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To combat food inequality, nonprofits help neighbors eat healthy

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Monday, January 4, 2021 (American Heart Association News)

When Bria Hutson grew up in East Oakland, California, she lived a daily life. Every day after school, she and her friends stopped by a corner shop to load chips, soda, and other junk food. The nearest grocery store was miles away and her mom didn’t drive.

Everyone around her ate fast food on a regular basis, and when it comes to fruits and vegetables, her exposure was with iceberg lettuce, apples and other basic fruits sold in the local Bodegas. It was limited to vegetables.

But when Hatson’s son was born in 2012, she knew she needed to change her unhealthy habits. Born two years later, sons and daughters never frown on kale, broccoli, or other vegetables on the plate, as she buys more produce and begins to learn creative cooking methods. did.

Healthy cooking became a passion and she began receiving orders from locals, including friends and neighbors. She made burger-like foods made from jackfruit instead of meat, and made healthy nachos stuffed with vegetables and quinoa instead of processed cheese.

Hatson operates and permits the food business with the help of Mandela Partners, a non-profit organization working to support local food entrepreneurs and increase access to healthy foods in low-income communities. Assistance, and perhaps most importantly, a kiosk in the community market, free for 3 months.

“Deep East Auckland is still a food desert and residents need to travel to another community to access healthy food. This is a problem. From this experience I started my business. Ju’C Fruits. I’m the change I want to see. “

Founded in 2004, Mandela Partners was born out of a community effort to bring grocery stores to West Auckland. Over the years, Mandela has expanded to include business incubation and entrepreneurship training services, community-supported agriculture (CSA) programs, and a product distribution network that connects more than 12 local farmers with local retailers. I did.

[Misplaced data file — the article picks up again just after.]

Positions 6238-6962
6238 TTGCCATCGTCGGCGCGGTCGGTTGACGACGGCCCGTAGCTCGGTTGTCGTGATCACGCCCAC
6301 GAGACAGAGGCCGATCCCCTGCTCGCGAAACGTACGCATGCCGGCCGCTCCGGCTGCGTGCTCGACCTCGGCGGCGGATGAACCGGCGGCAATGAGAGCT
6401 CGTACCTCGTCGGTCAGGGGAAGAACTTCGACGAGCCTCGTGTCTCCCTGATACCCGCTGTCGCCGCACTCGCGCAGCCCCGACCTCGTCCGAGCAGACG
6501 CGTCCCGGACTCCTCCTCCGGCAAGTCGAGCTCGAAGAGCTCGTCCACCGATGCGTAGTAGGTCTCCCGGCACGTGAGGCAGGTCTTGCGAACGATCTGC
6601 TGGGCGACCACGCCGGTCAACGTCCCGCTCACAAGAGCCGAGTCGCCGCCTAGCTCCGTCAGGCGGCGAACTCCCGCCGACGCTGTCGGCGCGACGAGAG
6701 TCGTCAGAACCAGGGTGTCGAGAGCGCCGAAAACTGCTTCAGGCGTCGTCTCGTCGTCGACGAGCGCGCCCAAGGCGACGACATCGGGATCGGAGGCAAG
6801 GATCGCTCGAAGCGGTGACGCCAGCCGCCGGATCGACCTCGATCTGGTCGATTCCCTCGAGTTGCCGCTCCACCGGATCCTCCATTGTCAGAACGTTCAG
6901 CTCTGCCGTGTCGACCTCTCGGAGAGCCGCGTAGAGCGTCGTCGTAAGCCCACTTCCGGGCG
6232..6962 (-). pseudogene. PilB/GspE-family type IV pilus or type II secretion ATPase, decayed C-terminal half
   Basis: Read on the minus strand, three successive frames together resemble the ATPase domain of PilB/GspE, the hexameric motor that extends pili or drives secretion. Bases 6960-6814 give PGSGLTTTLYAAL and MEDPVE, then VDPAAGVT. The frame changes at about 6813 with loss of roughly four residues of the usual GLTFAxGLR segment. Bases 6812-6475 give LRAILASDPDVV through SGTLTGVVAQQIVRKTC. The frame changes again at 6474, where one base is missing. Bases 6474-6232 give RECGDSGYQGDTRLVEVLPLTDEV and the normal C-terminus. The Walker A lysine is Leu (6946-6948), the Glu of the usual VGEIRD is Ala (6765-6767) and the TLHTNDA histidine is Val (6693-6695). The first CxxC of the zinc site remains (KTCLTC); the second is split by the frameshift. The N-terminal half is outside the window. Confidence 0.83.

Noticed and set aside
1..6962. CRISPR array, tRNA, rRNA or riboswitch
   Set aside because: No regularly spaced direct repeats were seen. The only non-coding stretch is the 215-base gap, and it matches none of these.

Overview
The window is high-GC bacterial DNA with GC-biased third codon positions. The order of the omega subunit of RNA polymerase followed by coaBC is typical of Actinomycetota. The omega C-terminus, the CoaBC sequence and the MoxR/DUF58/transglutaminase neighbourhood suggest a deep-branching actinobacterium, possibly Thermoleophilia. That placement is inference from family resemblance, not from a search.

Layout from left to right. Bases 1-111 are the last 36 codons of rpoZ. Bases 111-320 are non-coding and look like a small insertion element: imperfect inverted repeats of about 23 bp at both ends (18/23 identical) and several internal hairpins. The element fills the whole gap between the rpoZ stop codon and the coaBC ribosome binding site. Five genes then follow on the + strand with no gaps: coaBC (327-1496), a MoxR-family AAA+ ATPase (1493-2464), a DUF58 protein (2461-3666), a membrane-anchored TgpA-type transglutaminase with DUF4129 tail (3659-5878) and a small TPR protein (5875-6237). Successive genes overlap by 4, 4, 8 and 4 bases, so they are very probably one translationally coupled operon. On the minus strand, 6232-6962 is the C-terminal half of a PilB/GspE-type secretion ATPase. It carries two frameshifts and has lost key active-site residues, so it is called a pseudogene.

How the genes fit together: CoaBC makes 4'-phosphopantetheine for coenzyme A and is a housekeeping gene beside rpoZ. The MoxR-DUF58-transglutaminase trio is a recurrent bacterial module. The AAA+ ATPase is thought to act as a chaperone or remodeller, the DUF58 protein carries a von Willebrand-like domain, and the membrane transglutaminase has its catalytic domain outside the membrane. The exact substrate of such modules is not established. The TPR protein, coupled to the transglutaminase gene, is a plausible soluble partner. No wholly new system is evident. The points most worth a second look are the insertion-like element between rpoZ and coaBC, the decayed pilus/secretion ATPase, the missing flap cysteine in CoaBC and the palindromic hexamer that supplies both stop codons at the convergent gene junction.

As a result, farmers have access to fair prices for their customers and produce, and residents of Auckland and the surrounding area have access to healthy and affordable food.

The activities of nonprofits are driven by the vision that locally owned businesses can be both a means of economic empowerment and a healthier community. Instead of waiting for retailers across the country to set up stores in their neighborhoods and offer jobs and investments, Mandela helps locals do it themselves.

“The mission is greater than just food justice,” said Ciara Segura, director of programs and policies at Mandela Partners. “It’s about creating a locally owned economy so that the money earned in this community stays in the community.”

The organization also operates the Healthy Retail Network, which consists of 10 small grocery stores and corner market owners, with eight community produce stands in the school, library and seniors center. Since the beginning of the pandemic, produce stands have been replaced by a fully funded CSA program that provides fresh produce to 400 low-income households a week.

Mandela Partners was recently funded by the American Heart Association’s Bernard J. Tyson Impact Fund, which invests in resource-poor communities.

Meanwhile, Hatson is driving her new business and is busier than ever. Thanks to Mandela, she is currently contracted to cook 200 meals a week for a local female shelter. Hatson is also planning to open a physical store.

“It feels really great to bless people, and it’s a blessing to do what you like,” she said.

American Heart Association news covers heart and brain health. Not all views expressed in this story reflect the official position of the American Heart Association. Copyrighted by American Heart Association, Inc. Owned or owned by, and all rights are reserved.If you have any questions or comments about this story, please email us [email protected]

By Karina Ioffee

American Heart Association News

MedicalNews
Copyright © 2020 Health Day. all rights reserved.


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